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09 Dec 11. The Rt Hon Margaret Hodge MP, Chair of the Committee of Public Accounts, today said: “Armoured vehicles play an essential role in a wide range of military operations, especially in Iraq and Afghanistan. So we are extremely concerned that, despite spending £1.1 billion of taxpayers’ money since 1998, the Department has failed to deliver any vehicles from its core procurement programme.

“The reason for this extraordinary failure is all too clear. Seeking to balance its overall defence budget, the MOD raided the armoured vehicles chest and removed £10.8 billion from budgets up to 2021.

“Matters were made worse by an overly complex procurement process and an unrealistic culture of always demanding cutting edge technology. The MOD was simply not able to afford what it was asking for.

“Faced with a gap in armoured vehicle capability, the Department was forced to ask for an additional £2.8 billion from the Treasury to buy extra vehicles under the so-called Urgent Operational Requirements process. While designed for the specific tasks in hand and delivered rapidly, these vehicles are expensive and are not the flexible and adaptable military equipment that our armed forces need in the long term.

“The MOD seems as far away as ever from establishing a clear set of affordable defence priorities. The problem for the armoured vehicle programme is that the Department has yet to say how it is going to find the money to buy the vehicles it needs in future to carry out the full range of military tasks.

“It was no surprise to the Committee that the Accounting Officer of the Department could not name who was responsible for this serious failure of procurement or whether anyone had paid the penalty.”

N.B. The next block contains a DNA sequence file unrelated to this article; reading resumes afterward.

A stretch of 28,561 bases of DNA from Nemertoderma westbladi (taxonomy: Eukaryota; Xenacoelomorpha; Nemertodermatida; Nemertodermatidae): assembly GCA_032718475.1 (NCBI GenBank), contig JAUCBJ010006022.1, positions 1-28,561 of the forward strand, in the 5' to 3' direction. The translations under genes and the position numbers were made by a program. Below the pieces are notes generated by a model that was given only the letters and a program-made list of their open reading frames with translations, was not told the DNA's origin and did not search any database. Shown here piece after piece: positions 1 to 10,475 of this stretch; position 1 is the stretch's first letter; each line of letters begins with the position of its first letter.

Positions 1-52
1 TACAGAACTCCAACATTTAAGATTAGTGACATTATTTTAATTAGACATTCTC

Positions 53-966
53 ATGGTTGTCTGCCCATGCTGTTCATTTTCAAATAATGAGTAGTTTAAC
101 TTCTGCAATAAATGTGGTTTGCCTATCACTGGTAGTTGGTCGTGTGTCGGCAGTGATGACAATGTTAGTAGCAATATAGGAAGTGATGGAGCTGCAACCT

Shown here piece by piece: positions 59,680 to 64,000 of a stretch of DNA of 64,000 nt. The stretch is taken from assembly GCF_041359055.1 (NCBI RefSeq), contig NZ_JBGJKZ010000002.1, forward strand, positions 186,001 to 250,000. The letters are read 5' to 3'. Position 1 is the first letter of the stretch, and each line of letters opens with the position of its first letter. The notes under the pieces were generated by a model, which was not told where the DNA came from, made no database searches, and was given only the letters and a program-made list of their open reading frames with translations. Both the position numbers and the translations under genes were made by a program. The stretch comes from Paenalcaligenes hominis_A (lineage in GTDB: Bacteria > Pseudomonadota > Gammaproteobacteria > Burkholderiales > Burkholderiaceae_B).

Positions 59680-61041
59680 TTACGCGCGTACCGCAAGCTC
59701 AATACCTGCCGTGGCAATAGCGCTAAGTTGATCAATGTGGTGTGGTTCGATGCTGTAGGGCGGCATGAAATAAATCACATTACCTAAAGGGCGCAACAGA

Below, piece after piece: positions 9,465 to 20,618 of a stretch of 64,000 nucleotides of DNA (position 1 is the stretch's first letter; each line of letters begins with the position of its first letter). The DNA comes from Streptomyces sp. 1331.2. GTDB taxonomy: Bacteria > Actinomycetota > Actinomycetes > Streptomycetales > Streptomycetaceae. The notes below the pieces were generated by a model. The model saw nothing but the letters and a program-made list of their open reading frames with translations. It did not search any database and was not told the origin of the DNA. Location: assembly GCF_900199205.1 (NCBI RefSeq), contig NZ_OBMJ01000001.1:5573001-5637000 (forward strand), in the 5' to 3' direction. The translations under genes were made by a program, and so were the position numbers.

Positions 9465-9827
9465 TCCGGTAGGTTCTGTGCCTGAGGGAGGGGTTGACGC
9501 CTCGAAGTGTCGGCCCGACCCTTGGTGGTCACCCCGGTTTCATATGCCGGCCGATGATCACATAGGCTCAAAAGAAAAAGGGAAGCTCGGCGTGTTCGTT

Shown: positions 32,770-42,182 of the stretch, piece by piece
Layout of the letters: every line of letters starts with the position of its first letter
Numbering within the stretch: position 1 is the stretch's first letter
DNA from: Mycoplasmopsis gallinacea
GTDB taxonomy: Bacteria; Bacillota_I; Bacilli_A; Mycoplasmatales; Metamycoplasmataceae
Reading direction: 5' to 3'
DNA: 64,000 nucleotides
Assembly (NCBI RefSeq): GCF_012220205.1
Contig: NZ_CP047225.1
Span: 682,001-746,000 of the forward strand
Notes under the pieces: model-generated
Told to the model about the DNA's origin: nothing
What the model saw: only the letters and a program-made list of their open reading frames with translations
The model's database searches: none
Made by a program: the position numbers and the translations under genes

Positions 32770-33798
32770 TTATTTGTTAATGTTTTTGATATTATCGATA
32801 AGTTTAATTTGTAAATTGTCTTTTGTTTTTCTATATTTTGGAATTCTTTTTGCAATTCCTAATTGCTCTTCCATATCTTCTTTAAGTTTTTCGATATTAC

Margaret Hodge was speaking as the Committee published its 59th Report of this Session which, on the basis of evidence from the Ministry of Defence (the Department), examined its progress in delivering armoured vehicles.

Armoured vehicles such as tanks, reconnaissance and personnel-carrying vehicles are essential for a wide range of military tasks. Since the 1998 Strategic Defence Review, the Department has attempted to acquire the vehicles it needs through a number of procurement projects. However, none of the principal armoured vehicles it requires have yet been delivered, despite the Department spending £1.1 billion since 1998, including £321 million wasted on cancelled or suspended projects. As a result there will be gaps in capability until at least 2025, making it more difficult to undertake essential tasks such as battlefield reconnaissance.

Partly as a result of this £1.1 billion failure to yet deliver any armoured vehicles, and to meet the specific military demands of operating in Iraq and Afghanistan, the Department was provided with a further £2.8 billion from the Treasury Reserve to buy Urgent Operational Requirements (UOR) vehicles. The Department has used the faster UOR process to deliver mine-resistant vehicles for operations. However, these vehicles are expensive and are designed for specific circumstances, so will not meet the wider requirements identified in the recent Strategic Defence and Security Review (SDSR). Delays to the delivery of the principal armoured vehicles have meant that other equipment, such as helicopters and other vehicles, have been used more frequently to undertake tasks such as battlefield reconnaissance and transporting personnel. Using helicopters and other vehicles in this way can be less effective and may divert expensive military assets from other essential tasks.

Over the past six years, the Department has removed £10.8 billion from armoured vehicle budgets up to 2021. Armoured vehicles projects have suffered more severe budget cuts than other equipment projects, largely because they involve lower levels of contractual commitment and are therefore easier to cut. This has left £5.5 billion availabl

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